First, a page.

Offensively the Wild really had too little, too late once again. The team really only provided pressure in the 3rd period as they had just a scant 10 shots through the first two periods of the game. That's unacceptable. I thought Nino Niederreiter had a great game; and was one of the few consistent offensive threats for the Wild in this game even though he was not rewarded with a point. Matt Cooke had an active game; physically and his shorthanded goal was the result of just taking a chance to shoot the puck. The fact the Wild had just 4 shots in the 2nd is ridiculous. The top line of Granlund, Parise and Pominville looked a bit winded at times out there. Luckily some of the other lines stepped up to get the team just enough goals to scratch out a point in the standings. I thought Keith Ballard was one of Minnesota's best defenseman and he has looked far more dangerous and comfortable in the offensive zone. The Wild need more of that. This was not a great night for Jason Zucker; who I thought was not that good at either end of the ice. However, with a player who has been told that he basically has to play mistake-free how do you expect him to relax and be the player he can be. Dany Heatley had a nice 3rd period, and the Wild need to get him more involved too.
This loss is a tough one to take. Sure it was on Hockey Night in Canada, but it really was a sloppy, awful game overall. The Wild played down to the Flames' level and I think they got far too consumed with trying to match the Flames physically when they should've just focused on beating them on the scoreboard. This was the kind of poor effort where you wished you could just hit the reset button because far too many players were just going through the motions tonight. Hopefully they can relax a bit and refocus for Tuesday night against a tough Tampa Bay Lightning squad.
~ The Wild roster tonight was as follows: Zach Parise, Mikael Granlund, Jason Pominville, Charlie Coyle, Dany Heatley, Jason Zucker, Matt Cooke, Kyle Brodziak, Nino Niederreiter, Erik Haula, Mike Rupp, Justin Fontaine, Ryan Suter, Jonas Brodin, Marco Scandella, Nate Prosser, Keith Ballard and Clayton Stoner. Niklas Backstrom backed up Darcy Kuemper. Torrey Mitchell and Stephane Veilleux were the healthy scratches.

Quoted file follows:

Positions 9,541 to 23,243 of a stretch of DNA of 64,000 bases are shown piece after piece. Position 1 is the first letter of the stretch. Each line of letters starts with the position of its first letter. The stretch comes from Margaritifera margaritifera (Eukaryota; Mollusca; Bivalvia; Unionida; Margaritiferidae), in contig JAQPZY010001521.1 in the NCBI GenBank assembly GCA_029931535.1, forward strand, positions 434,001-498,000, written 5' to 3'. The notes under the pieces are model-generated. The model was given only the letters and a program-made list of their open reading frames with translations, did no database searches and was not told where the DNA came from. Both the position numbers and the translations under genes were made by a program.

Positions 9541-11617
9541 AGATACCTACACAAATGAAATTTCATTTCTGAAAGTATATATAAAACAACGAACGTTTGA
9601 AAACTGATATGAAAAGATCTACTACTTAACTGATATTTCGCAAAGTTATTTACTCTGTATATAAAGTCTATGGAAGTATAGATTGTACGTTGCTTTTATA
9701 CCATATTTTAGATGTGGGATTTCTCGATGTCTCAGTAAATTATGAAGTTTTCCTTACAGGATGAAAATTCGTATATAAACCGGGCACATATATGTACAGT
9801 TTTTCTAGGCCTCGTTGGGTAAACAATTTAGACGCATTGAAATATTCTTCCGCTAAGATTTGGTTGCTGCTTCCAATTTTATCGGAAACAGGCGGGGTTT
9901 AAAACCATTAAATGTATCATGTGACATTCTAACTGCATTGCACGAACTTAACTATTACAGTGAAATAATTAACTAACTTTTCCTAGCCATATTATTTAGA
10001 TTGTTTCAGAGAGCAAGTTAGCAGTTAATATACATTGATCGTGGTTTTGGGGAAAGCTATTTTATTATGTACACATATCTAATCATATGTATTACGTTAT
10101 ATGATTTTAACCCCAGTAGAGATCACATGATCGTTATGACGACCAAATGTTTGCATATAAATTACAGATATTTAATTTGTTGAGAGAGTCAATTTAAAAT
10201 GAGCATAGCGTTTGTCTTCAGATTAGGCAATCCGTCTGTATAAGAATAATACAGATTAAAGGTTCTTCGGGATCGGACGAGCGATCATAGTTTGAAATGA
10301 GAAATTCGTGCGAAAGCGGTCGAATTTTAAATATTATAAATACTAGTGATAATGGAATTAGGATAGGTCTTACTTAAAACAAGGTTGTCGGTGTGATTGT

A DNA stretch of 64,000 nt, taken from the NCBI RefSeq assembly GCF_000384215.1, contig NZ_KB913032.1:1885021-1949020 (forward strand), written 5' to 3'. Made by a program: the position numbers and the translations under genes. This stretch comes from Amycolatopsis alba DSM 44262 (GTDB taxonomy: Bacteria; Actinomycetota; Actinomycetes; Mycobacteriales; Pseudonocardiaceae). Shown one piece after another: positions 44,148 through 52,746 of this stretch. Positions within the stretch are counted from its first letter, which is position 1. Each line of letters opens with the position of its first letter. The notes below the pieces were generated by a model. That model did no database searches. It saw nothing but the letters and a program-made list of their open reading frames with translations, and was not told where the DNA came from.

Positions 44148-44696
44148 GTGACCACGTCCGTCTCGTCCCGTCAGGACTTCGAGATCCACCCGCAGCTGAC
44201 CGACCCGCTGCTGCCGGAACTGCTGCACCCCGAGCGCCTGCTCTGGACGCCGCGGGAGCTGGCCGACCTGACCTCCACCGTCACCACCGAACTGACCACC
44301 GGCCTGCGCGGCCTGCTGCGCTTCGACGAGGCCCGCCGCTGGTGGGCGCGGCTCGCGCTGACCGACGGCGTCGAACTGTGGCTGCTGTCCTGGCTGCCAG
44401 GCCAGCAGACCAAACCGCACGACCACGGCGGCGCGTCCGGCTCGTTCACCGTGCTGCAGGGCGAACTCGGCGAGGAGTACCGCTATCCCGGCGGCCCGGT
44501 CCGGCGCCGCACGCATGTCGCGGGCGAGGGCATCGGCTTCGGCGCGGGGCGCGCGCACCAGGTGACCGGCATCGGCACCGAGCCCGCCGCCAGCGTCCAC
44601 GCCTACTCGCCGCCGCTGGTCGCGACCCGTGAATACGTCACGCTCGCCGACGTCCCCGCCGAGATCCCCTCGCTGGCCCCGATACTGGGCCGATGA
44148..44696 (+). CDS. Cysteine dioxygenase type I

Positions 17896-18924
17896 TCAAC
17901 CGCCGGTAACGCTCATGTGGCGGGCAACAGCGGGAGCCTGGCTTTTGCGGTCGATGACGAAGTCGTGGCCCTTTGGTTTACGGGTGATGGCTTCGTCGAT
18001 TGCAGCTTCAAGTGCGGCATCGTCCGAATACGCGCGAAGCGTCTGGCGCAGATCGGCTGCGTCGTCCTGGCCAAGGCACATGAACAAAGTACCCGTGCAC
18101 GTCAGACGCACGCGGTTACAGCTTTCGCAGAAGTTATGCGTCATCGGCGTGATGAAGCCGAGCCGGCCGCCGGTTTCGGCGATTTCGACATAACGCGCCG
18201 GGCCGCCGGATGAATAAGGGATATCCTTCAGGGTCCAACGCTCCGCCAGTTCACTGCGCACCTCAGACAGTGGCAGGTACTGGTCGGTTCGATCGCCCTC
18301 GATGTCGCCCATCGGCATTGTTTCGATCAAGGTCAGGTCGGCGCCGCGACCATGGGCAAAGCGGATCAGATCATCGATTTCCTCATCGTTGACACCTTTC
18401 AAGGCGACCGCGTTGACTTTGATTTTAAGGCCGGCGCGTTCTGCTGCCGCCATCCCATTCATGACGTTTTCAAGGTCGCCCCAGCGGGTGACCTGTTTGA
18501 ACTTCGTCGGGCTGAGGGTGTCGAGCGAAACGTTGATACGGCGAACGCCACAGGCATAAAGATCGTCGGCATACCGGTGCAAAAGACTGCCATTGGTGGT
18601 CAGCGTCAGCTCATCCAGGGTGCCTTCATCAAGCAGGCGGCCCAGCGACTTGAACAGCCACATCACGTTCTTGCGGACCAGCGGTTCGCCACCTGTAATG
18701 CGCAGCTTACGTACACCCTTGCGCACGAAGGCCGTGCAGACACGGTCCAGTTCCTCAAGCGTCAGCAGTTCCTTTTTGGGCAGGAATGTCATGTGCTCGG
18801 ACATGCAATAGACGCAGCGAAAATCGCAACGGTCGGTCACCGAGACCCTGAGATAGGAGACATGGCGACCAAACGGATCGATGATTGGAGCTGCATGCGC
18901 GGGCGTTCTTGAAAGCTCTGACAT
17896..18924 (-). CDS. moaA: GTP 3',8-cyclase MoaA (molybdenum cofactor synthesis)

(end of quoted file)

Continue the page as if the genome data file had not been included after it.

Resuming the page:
~ The 3 Stars of the Game as selected by Peter Looubardias of 960 the Fan were: 1st Star Mark Giordano, 2nd Star Mikael Backlund, 3rd Star T.J. Galiardi
~ Attendance was 19,289 at Scotiabank Saddledome.
Iowa Wild Report:
Recent Score: Iowa 2, Milwaukee 3 OT
If any team within its division has had the Wild's number its been the Milwaukee Admirals. The Admirals would strike first as Austin Watson ripped a shot over the shoulder of Johan Gustafsson to make to give Milwaukee a 1-0 lead. Both clubs would play very well defensively, limiting scoring chances to a bare minimum and it seemed to be a matter of which team will be the first to make a mistake. Milwaukee would add to its lead early in the 3rd period as Vinny Saponari buried his 8th goal of the season to give the Admirals an 2-0 lead. With anxiety growing with the Wild; who had been shutout twice already by the Admirals on home ice Iowa would light the lamp behind Marek Mazanec as Carson McMillan blasted a shot from the point that found the twine to cut the Milwaukee lead to one, 2-1. The Wild pressed for the equilizer and their persistence would be rewarded as Brian Connelly flung a wrist shot that drew a rebound from Mazanec and Jim McKenzie would pick up the puck and jam it by the sprawling Admirals goalie to make it 2-2. It was McKenzie's first goal as a member of the Iowa Wild. Unfortunately, the Wild couldn't manage to get the go ahead goal and the game would go to overtime. In overtime, the Wild would strike late as defenseman Bryan Rodney pinched down the slot and hammered a one-timer by Gustafsson on a nice pass from beneath the goal line by Miikka Salomaki. Gustafsson had 27 saves in the loss. The Wild play the Chicago Wolves tonight.
Wild Prospect Report:
F – Raphael Bussieres (Iowa, AHL) ~ It has been an interesting first professional season for the former Baie-Comeau Drakkar stud. The rugged forward has been providing both grit as well as some offensive flash from time to time. Bussieres hasn't scored a lot of goals so far (4), but when he has scored he's had a knack for doing so in the clutch, but has consistently provided both hustle and grit. I thought I'd include this somewhat funny video where he goes to a local Cherry Berry restaurant to show you one of his favorite treats. While I am sure team nutritionists cringed at his self-constructed dessert, but I am sure this is something he only does once in a great while.
D – Mathew Dumba (Portland, WHL) ~ I am not sure there is any team in the WHL that can stop the Winterhawks winning machine. Explosive offensively, stifling defensively the Winterhawks have more talent, skill and grit to beat just about anyone in Canadian major junior hockey. Dumba is now a part of this machine and he's fitting in quite well. The Calgary native chipped in an assist and was a +2 in the Winterhawks 6-0 win over Spokane on Friday. Dumba has 2 goals, 8 points and a +16 in 7 games.
LW – Mario Lucia (Notre Dame, H-East) ~ The Fighting Irish have discovered Hockey East is a very tough conference from top to bottom and so far series sweeps have been hard to come by. The former Penticton Vees scoring ace would add a goal in the Fighting Irish's 4-2 loss to New Hampshire. Lucia has 14 goals and 23 points in 26 games played this season.